We did this strategically a few months before selling by doing easy things like removing our face from our IG profile and hiring models for any shots that needed people in them, instead of showcasing my face and family. Unless it was absolutely necessary, I tried to keep my face out of the running of the brand as much as possible (even IG stories!).
One easy trick is to go through your story highlight real and see how much of it is focused on your life. Then begin to rebuild your brand story based on the best of the brand, just without you involved.
This gave our buyer the confidence they needed to take over our brand in their way.
Compiling The Proof
Buyers, especially those ready to dole out six or even seven figures for your blog want proof of everything! To finalize your sale you will need to show:
- Proof of income
- Proof of expenses
- Proof of traffic
- Proof of affiliates
Just to name a few. Although this seems scary, it is really not.
Just to be 100% honest, I was not the best at keeping books clean and tidy for this first business. I think many of us that start something as a hobby first can be stuck in this boat. We’ve learned so much over the years, but if I was able to sell with our messy books so can you.
For proof of income we were able to provide bank deposit statements & Paypal deposit statements. For expenses, it helps if your contractors invoice you, but if not bank/paypal statements work here as well. For proof of traffic you will need to give the broker access to your google analytics account.
They will also want proof of any affiliate relationships and any outstanding contracts you have in place with brands, agencies etc.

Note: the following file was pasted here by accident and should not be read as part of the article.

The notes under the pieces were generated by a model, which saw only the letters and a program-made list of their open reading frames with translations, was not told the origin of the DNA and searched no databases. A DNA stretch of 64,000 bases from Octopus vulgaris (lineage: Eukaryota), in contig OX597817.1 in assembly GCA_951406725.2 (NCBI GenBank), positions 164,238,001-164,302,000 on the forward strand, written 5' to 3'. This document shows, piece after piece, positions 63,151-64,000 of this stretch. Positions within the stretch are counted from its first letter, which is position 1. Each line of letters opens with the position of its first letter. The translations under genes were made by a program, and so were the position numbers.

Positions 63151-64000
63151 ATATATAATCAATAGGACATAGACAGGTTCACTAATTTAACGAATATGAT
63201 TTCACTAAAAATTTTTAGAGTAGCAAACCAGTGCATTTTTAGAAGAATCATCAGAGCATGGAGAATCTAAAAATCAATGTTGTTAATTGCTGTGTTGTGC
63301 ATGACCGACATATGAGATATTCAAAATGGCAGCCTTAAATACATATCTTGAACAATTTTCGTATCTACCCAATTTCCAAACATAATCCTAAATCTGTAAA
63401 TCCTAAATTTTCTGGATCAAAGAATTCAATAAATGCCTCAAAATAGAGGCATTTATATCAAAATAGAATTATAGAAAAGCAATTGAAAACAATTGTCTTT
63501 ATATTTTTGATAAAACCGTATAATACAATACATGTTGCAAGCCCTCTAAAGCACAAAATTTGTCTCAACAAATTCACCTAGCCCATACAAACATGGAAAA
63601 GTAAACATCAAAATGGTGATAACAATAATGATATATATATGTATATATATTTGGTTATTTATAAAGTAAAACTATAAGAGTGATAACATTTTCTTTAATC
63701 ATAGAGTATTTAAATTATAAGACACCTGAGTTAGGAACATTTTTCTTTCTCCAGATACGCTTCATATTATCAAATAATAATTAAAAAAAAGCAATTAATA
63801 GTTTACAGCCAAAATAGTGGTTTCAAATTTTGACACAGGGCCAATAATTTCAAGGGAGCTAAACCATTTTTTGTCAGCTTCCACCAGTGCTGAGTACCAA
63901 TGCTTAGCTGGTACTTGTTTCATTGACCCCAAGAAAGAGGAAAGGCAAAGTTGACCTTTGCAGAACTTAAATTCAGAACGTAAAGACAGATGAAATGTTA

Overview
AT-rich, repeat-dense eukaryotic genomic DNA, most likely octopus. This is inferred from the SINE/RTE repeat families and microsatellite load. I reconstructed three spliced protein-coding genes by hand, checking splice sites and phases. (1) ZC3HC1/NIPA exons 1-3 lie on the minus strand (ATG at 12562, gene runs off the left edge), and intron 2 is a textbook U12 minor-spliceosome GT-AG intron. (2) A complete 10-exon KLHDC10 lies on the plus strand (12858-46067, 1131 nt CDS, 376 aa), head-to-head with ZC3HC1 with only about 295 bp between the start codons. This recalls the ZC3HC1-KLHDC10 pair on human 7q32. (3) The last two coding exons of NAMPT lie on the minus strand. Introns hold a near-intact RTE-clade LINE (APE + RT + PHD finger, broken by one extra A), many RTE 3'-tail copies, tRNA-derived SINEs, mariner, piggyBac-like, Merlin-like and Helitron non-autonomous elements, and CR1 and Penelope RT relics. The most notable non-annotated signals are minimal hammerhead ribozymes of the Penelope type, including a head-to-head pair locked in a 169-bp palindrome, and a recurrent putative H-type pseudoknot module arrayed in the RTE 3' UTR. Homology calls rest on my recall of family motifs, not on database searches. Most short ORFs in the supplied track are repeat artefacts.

It sounds like a lot, but it honestly took me maybe a day and 1/2 to compile and submit everything and that was with my very messy books. If you keep clean books or have a book keeper your life will be 100% easier!
What Metrics Help A Blog To Be Sellable
We already talked above about how the buyer doesn’t want to buy a site they end up working 60 hrs a week in. But what other metrics will make your blog appealing. There are two really big ones to consider:
1. Sustainable income
Whether this is from larger brand agencies you work with, Ad companies, products you sell or affiliate relationships having consistent stable income in the #1 thing your business sales price will be based on. Income that consistently comes in every month is very appealing for buyers.
This can often be hard for bloggers, one of the things we’ve always done is to work with larger ad agencies like Adthrive for ads and Ahalogy or PopPays for social campaigns, so even though our brand partnerships are all over the map every month, the company paying us was consistently depositing monthly.
2. Sustainable site traffic
Buyers are buying (in large part) your audience, so they want to make sure the audience will still be there after the deal goes through. Google organic traffic and Pinterest traffic combined made up 89% of our site traffic, this made us very compelling to buyers because that traffic is sticking traffic.
One of the best things you can do 8-12 months before deciding to sell your site is to FOCUS ON YOUR TRAFFIC. Build stronger traffic from the most important senders online.
Obviously, if you’ve been here before you know that I can help you with that through my plan to scale coaching package.
3. Organic, solid & engaged social media following
This is another area that although it’s not really part of the valuation of your site, is important to any buyer of your site. What is your social media audience like? The more engaged they are the more valuable they are in the eyes of a buyer.
We built our social media following organically through a lot of hard work over the past 9 years which was another point that our buyers seemed to really love.
What Will Your Blog Be Worth?
While I cannot share the specific number we sold for, I can say that selling a blog for high six figures or even seven figures is 100% normal. I didn’t realize this when we started the process and was honestly a little astonished to see what our brand was worth.